Women account for 29 percent of Microsoft's workforce
In its latest diversity report, Microsoft says that it is employing more women now than ever. Female employees now account for 29 percent of the total Microsoft workforce, up from 24 percent last year. In addition to the general workforce, Microsoft says that the proportion of women senior executives also rose from 24 to 27 percent this year. Additionally, women and minorities also comprise a larger percentage of Microsoft's board of directors, up from 33 percent to 40 percent.
In terms of minorities, Microsoft says that 60.6 percent of its workforce is comprised of Caucasian, 28.9 percent Asian, 5.1 percent Hispanic/Latino, 3.5 percent American/African Black, 1.2 percent multi-racial, 0.5 pcerent American Indian/Alaskan native, and 0.3 percent Native Hawaiian/Pacific Islander.
The numbers Microsoft is reporting is very similar to rival Google, which stated that its workforce is made up of 30 percent women and 61 percent Caucasian.
Here is the email that Microsoft EVP of Human Resources Lisa Brummel sent to employees:
I've recently received a number of questions from employees due to the increased industry focus on diversity. I want to take this opportunity to share a report on diversity and inclusion at Microsoft with you.
Microsoft has a long history of substantial investment and engagement in promoting diversity and inclusion in our workforce. As part of that commitment, we started sharing data regarding the diversity of our employee population in 1998, and have publicly posted diversity data on https://www.windowscentral.com/e?link=https%3A%2F%2Fclick.linksynergy.com%2Fdeeplink%3Fid%3DkXQk6%252AivFEQ%26mid%3D24542%26u1%3DUUwpUdUnU25943%26murl%3Dhttp%253A%252F%252Fwww.microsoft.com%252Fen-us%252F&token=-O9BovZI on a voluntary basis since 2006. We recently updated our data to include our newest employees from Nokia and added additional detail. You can also find our updated diversity data here. As you look at the data, you will see that we are in generally the same position as others in our industry. In our 20+ years of committed efforts toward managing diversity and inclusion effectively, what we've learned is that diversity is not a finite goal that can simply be achieved, then "checked off" a list; it is a journey that requires constant self-assessment and recommitment.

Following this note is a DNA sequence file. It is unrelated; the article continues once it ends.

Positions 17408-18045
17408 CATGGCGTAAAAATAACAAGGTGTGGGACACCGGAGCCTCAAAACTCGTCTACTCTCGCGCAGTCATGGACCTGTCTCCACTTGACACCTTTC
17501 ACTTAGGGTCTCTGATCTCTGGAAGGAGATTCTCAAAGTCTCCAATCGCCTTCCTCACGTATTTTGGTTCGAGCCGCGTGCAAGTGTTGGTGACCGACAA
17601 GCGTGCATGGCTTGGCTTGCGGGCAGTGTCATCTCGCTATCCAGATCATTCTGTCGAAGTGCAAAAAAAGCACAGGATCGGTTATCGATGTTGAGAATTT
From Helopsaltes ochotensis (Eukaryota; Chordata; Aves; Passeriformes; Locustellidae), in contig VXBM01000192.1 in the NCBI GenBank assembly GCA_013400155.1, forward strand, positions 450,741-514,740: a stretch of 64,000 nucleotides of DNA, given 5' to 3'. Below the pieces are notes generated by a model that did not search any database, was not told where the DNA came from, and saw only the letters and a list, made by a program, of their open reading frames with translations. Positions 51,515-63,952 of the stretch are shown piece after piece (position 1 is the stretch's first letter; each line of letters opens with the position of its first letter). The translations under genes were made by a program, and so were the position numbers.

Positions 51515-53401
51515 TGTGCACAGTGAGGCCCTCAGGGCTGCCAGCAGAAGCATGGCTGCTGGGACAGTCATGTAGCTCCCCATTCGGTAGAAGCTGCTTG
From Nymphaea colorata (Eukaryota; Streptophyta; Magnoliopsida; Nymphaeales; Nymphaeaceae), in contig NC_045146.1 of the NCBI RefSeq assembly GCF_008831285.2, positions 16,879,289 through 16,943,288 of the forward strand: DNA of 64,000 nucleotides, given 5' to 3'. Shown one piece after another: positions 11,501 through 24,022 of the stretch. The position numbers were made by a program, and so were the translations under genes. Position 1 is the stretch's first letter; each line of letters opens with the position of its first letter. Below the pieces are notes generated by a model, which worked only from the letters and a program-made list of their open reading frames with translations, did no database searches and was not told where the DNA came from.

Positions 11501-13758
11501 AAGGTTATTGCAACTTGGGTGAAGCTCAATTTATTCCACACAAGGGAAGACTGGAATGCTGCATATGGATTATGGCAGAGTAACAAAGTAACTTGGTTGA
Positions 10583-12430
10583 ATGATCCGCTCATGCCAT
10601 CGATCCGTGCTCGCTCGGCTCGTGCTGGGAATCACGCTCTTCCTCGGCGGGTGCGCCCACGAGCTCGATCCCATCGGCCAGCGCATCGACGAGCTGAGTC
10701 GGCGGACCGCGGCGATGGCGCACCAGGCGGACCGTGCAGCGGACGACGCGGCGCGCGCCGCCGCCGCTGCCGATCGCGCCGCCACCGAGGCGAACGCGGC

Diversity and inclusion are a business imperative. Diversity needs to be a source of strength and competitive advantage for us. Our customer base is increasingly diverse. As our business evolves to focus more on end-to-end customer experiences, having a diverse employee base will better position Microsoft to anticipate, respond to and serve the needs of the changing marketplace. And representation itself is not enough – we must also create an inclusive work environment that enables us to capitalize on the diverse perspectives, ideas and innovative solutions of our employees.
Over the past year, we made continued progress in increasing the diversity of our workforce and leadership, including:
- Growing the percentage of women in our global workforce from 24 to 29 percent.
- Increasing the number of Microsoft senior executive women and minorities from 24 to 27 percent.
- Raising the percentage of women and minorities on the Microsoft board of directors from 33 to 40 percent.